Drowning? How I Navigated the First Years of NP Practice

My first year as a nurse practitioner was basically the worst. Other NPs and PAs share similar stories with me. As a new nurse practitioner I was unsure of my clinical decision making. My lack of confidence and constant need to look everything up made it difficult to meet productivity demands of my employer. This left me totally overwhelmed mentally and emotionally. Not to mention, I was burnt out. I took work home with me finding myself completing patient charts in evening and weekend hours when what I really needed was a mental break. 

Do you find yourself similarly drowning as a new NP? You’ve heard promising stories from experienced providers about working as a nurse practitioner. “The profession has momentum”, “NPs are in demand”, “It must be so great to help others”, people say when you talk about your career trajectory. But, then, you’re left alone to see your own patients. Employers aren’t the understanding guides that preceptors were. They need to make a profit and rely on you to be the driving force behind the financial success of the practice. You’re pressured meet certain demands that seem impossible given your inexperience. 

The mental and emotional stress of life as a new nurse practitioner will take a toll on you. It will probably be worse than you expect. It will tempt you to quit. It will make you want to leave your job and even question your career decision. But, as an NP ten years into my career I’m here to tell you to persevere. Learn as much as you can. Embrace the long hours and the pressure from employers. Take the initiative to grow from uncomfortable or uncertain situations. Ask questions even when you sense others are tired of giving you answers. It’s only with these qualities that you’ll start to see the light. To be successful in our profession, you’ve got to be a go-getter. Your schooling will develop your clinical foundation. But, to thrive you absolutely must continue to grow clinically and professionally on your own. The curriculum? Your on the job experiences.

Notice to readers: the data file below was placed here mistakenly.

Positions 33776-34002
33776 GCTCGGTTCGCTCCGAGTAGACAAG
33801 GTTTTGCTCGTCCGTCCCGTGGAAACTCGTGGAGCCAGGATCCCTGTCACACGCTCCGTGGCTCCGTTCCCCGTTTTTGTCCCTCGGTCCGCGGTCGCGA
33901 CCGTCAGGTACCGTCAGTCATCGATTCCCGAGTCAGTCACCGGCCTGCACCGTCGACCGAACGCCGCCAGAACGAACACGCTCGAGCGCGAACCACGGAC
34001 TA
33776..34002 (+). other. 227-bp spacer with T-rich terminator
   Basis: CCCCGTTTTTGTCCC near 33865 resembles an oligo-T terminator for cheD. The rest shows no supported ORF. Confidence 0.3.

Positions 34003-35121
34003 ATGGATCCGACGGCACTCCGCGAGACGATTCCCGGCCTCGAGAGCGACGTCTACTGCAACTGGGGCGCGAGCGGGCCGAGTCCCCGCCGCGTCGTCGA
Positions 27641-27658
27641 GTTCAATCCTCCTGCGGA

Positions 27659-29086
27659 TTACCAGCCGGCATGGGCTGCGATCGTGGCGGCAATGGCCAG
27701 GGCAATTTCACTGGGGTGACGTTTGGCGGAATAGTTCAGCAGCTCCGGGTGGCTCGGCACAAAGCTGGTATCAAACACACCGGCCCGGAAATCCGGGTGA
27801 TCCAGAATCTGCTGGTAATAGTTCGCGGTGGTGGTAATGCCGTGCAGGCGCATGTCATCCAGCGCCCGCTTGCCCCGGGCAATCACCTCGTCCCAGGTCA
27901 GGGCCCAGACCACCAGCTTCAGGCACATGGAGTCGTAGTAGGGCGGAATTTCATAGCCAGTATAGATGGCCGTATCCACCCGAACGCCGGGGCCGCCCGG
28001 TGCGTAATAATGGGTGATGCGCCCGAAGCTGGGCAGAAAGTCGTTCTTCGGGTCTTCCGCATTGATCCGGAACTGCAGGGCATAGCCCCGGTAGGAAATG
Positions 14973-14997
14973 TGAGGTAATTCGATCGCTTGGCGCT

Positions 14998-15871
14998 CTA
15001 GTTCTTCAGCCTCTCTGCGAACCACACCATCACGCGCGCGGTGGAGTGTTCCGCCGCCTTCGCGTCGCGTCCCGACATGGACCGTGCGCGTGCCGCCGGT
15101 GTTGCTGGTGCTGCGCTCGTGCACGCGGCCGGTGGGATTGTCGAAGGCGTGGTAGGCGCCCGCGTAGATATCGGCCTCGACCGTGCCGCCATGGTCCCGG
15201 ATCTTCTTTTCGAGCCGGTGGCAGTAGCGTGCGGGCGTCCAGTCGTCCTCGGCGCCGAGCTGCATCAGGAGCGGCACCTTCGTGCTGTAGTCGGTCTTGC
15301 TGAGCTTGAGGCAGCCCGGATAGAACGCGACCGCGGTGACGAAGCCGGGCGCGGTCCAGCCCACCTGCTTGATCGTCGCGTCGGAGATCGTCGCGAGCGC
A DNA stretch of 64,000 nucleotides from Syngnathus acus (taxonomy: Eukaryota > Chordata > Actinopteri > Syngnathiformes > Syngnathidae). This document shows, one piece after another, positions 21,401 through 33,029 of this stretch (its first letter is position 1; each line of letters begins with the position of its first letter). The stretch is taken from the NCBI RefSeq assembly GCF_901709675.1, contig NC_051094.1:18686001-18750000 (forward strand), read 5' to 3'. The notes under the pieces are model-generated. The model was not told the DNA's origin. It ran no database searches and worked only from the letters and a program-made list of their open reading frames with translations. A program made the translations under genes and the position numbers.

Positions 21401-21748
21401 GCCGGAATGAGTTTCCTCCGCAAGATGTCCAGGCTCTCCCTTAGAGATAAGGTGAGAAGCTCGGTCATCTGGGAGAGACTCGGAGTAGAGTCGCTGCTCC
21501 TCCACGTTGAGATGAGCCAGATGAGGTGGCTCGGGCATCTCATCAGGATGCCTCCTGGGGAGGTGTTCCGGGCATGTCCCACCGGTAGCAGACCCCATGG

Remind yourself that your first years of practice will be trying. They are for everyone. But, if you tackle the challenge you’ll come out ahead on the other side. One day you will wake up and realize that the thought of heading in to work isn’t about to give you an anxiety attack. You carry yourself just a bit taller and have become more confident. You no longer feel like you’re totally drowning (maybe doggie paddling). 

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Enduring your first years of practice with a proactive, can-do attitude is a must. It’s the only way you’ll survive. The result will be that you’re more competitive in the job market in a few short years. You will command a higher salary as one who’s proven him or herself as a confident, competent nurse practitioner. The struggle to keep your head above water doesn’t end on graduation day. But, rest assured that if you persist, if you work hard, your initial career efforts will pay off. Hang in there new grads. You can do it!


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1 thought on “Drowning? How I Navigated the First Years of NP Practice”

  1. Mulikat Babatunde-Layeni

    This is very encouraging for new NP like me still study for board and thinking of future employment as new grad NP

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